I'm sorry to hear of this with Cooper. You're correct...he's more likely to stop his marking behavior if he were an only pet. The most expedient manner in which to approach this behavior is to rehome him to such a home or make him a purely outside cat. I'm going to post my entire synopsis of his behavior for you so you'll be well-apprised of what you're dealing with...
I have advanced training in feline behavior and am pleased to discuss Cooper's behavior with you. I must admit that retraining him is going to be a challenge but perhaps after reviewing my notes that I use when lecturing about his behavior you'll have a better idea of how to address it.
Cooper is clearly exhibiting marking behavior. He is not likely to be eliminating inappropriately due to litterbox aversion or a medical disorder. Please note that marking on a horizontal surface (the rugs, furniture and, especially beds) is marking behavior (a communicative function) caused by the same stimuli that causes spraying. We’re not sure what cats are trying to communicate to us but we do know that wild cats will mark to announce their presence. It’s reasonable to assume then, that he is doing so as well. He's essentially "taking ownership" of the marked areas which then assuages his anxiety. The most common cause is increased cat density - in the home or nearby. Emotional problems, such as a stressful relationship with a family member, separation anxiety, anxiety over his status in the existing hierarchy, fear, owner absence, moving, new furniture, inappropriate punishment, teasing, household changes and remodeling in the home are examples of stimuli that can induce anxiety in our cats. The etiology can be difficult to diagnose, especially if the behavior is only manifested intermittently and because the stimuli for his inappropriate eliminative behavior may be imperceptible to you but readily so to him - another cat roaming outside, e.g. If emotional factors are influencing the housesoiling, you might notice other changes such as avoidance, aggression or an alteration in his general temperament.
Treatment involves two major considerations: 1) Remove the cause - easier said than done. You might have to be quite the detective to discern the stimuli for his inappropriate eliminative behavior 2) Prevent him from returning to previously soiled areas by confining him to a very small area with the box and only allowed out when he can be supervised 100% of the time. When confined to a relatively small area, most cats seem to prefer to eliminate in the box rather than soiling the floor. It’s then a matter of confining him long enough for a consistent habit to become established. As a rule of thumb, one week of confinement is usually recommended for every month of soiling. Coopershould be removed from the confinement area as much as possible for socialization and play, but never allowed out of sight. Food rewards may help when given after he uses his box. If he refuses to use the litterbox when confined to a small area, the confinement area should be changed to a large cage. The floor should be covered with litter, forcing him to use it for elimination. The litter is gradually removed and replaced with a litterbox. Once he has used the litterbox in a confined area for an appropriate amount of time, he can be allowed to have more freedom in the home. Previously soiled areas can be safeguarded by changing the behavioral function of the area by placing food bowls, cat bedding or toys in the area. The area can also be made unacceptable for him by placing a motion-activated alarm or lemon-scented room deodorant in the area. Plastic carpet runners can be placed upside down with the "feet" facing up. Plastic, foil, or double-stick carpet tape can be used to protect specific areas. Removing urine and stool odor is important. Products such as Nature's Miracle which are specifically formulated to work on these types of odors are recommended.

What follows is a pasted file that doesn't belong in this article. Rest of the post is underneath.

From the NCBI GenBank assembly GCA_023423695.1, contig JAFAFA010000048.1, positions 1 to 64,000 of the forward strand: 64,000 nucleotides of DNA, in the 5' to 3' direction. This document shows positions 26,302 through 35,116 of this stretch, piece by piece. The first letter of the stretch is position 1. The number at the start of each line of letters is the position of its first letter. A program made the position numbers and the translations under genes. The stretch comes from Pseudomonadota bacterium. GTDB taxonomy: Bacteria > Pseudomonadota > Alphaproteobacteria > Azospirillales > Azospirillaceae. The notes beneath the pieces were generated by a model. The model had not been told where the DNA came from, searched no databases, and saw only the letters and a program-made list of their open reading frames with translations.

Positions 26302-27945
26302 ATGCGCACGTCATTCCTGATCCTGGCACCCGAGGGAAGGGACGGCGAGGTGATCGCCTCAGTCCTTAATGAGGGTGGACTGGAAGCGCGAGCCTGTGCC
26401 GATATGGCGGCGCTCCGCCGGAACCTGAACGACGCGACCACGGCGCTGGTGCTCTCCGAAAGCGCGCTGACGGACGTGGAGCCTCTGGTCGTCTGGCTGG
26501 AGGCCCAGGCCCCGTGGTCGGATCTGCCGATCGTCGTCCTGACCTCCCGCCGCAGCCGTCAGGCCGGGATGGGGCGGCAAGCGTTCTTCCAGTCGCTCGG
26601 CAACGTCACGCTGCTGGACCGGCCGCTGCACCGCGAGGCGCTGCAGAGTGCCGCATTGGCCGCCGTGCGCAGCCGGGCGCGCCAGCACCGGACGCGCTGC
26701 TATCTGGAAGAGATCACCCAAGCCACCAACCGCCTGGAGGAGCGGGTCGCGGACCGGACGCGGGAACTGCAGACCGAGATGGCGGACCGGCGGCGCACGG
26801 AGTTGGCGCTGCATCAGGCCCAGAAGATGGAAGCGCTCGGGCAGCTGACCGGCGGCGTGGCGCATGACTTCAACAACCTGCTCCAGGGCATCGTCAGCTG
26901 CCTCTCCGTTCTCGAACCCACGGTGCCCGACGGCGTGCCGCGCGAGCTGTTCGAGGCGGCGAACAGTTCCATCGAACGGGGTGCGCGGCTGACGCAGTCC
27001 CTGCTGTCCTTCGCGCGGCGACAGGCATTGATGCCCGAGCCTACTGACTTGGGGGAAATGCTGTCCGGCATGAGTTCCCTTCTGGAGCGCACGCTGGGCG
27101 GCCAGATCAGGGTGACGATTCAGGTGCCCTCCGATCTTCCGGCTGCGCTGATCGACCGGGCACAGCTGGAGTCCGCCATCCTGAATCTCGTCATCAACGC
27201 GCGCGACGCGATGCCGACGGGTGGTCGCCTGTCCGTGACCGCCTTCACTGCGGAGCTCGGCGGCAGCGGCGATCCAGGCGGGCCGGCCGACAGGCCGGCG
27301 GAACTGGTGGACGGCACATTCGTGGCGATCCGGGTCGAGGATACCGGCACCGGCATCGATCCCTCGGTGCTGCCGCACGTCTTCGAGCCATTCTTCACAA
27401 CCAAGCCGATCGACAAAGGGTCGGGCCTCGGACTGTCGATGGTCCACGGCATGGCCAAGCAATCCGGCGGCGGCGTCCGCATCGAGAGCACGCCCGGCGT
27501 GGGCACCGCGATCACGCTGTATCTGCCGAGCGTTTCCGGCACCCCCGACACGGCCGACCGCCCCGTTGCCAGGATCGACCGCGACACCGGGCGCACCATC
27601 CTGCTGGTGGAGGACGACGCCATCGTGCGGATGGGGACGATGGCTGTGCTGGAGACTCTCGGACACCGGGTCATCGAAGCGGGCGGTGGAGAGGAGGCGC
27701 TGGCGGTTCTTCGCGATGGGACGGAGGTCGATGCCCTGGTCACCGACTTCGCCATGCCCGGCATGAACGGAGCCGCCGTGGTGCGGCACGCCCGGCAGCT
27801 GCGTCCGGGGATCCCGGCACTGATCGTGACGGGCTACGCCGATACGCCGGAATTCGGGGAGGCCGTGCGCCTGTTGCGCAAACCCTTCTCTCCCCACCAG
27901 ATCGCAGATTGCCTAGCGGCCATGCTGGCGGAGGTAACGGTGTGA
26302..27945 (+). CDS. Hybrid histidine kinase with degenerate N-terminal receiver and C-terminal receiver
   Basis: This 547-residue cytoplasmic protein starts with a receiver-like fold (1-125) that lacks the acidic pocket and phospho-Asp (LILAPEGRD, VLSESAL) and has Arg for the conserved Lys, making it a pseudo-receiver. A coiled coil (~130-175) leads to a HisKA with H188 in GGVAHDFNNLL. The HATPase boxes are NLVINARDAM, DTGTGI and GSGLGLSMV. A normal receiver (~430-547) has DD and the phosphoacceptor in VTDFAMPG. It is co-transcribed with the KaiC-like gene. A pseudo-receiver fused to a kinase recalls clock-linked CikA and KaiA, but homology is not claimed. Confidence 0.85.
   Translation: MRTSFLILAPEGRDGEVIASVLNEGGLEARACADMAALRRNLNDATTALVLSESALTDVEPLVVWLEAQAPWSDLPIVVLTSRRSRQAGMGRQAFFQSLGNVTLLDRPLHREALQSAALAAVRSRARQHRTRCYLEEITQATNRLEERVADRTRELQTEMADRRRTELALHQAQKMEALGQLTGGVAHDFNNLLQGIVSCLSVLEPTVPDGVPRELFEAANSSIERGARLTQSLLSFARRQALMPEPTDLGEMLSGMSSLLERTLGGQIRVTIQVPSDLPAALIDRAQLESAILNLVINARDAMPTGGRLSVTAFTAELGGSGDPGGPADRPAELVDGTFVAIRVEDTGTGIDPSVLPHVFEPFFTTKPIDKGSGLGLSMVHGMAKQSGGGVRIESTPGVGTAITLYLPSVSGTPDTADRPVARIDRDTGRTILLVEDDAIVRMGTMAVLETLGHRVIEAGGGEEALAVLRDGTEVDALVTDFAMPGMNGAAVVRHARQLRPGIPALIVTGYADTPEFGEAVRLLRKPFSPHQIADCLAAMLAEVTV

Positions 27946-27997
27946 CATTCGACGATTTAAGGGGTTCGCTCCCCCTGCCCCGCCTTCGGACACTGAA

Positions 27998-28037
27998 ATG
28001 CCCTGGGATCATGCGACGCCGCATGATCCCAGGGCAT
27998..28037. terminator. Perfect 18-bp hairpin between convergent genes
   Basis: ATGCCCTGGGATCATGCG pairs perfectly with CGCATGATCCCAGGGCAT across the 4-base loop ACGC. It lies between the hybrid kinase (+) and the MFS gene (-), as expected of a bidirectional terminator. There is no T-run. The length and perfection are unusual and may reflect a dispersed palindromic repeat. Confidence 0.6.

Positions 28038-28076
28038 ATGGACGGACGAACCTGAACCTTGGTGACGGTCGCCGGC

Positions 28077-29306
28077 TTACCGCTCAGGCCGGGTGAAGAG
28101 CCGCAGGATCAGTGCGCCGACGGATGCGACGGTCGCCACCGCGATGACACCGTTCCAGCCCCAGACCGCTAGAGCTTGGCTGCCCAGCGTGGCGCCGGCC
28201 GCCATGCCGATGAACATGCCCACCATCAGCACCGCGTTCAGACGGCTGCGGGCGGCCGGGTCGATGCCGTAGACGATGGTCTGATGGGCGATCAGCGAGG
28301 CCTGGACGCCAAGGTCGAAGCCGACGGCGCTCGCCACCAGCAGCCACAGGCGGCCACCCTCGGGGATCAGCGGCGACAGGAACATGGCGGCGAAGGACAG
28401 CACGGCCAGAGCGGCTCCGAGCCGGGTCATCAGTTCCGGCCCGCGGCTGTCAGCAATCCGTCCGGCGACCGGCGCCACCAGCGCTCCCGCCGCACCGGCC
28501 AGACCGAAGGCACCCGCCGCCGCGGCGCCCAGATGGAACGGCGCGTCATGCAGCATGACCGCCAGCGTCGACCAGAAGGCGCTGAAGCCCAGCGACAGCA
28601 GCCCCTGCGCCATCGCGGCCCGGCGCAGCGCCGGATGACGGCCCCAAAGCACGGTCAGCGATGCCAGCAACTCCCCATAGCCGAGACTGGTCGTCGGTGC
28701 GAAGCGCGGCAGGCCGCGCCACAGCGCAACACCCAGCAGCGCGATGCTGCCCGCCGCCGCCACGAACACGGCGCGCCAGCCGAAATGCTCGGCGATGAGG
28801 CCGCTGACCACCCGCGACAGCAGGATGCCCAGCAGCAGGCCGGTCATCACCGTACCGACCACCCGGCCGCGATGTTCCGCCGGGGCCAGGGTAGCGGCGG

Some cats are extremely sensitive to changes in their environment. They may mark in response to the most minor of alterations. You must strive to keep the home environment as constant as possible. When situations exist that are likely to upset Cooper, you might want to consider confinement, closer supervision and the use of anxiolytic (anti-anxiety) medication such as paroxetine (Paxil) and fluoxetine (Prozac). In fact, most behaviorists feel that without the use of psychotherapeutic drugs our chance of correcting inappropriate marking behavior is near nil. (Personal note: My two cats began marking as kittens. After 6 months of fruitless treatment they became outdoor cats - for 12 years.)
Nobody wants to confine their pet as I've described but his behavior requires desperate measures. My male urinated on my pillow while I slept - an obvious behavior designed to make sure that his sister and I knew who's bed it really was. He apparently was anxious about his status in the hierarchy of my home.
Success in management with psychotherapeutic drugs is measured by a 70% reduction in adverse events. In other words, if my cat urinated on my pillow 10 times monthly prior to drug administration but only 3 times monthly after drug administration, success in treatment is acknowledged. Needless to say, that didn't please me and I certainly hope that you have better "success" than I.
Please respond with further questions or concerns if you wish.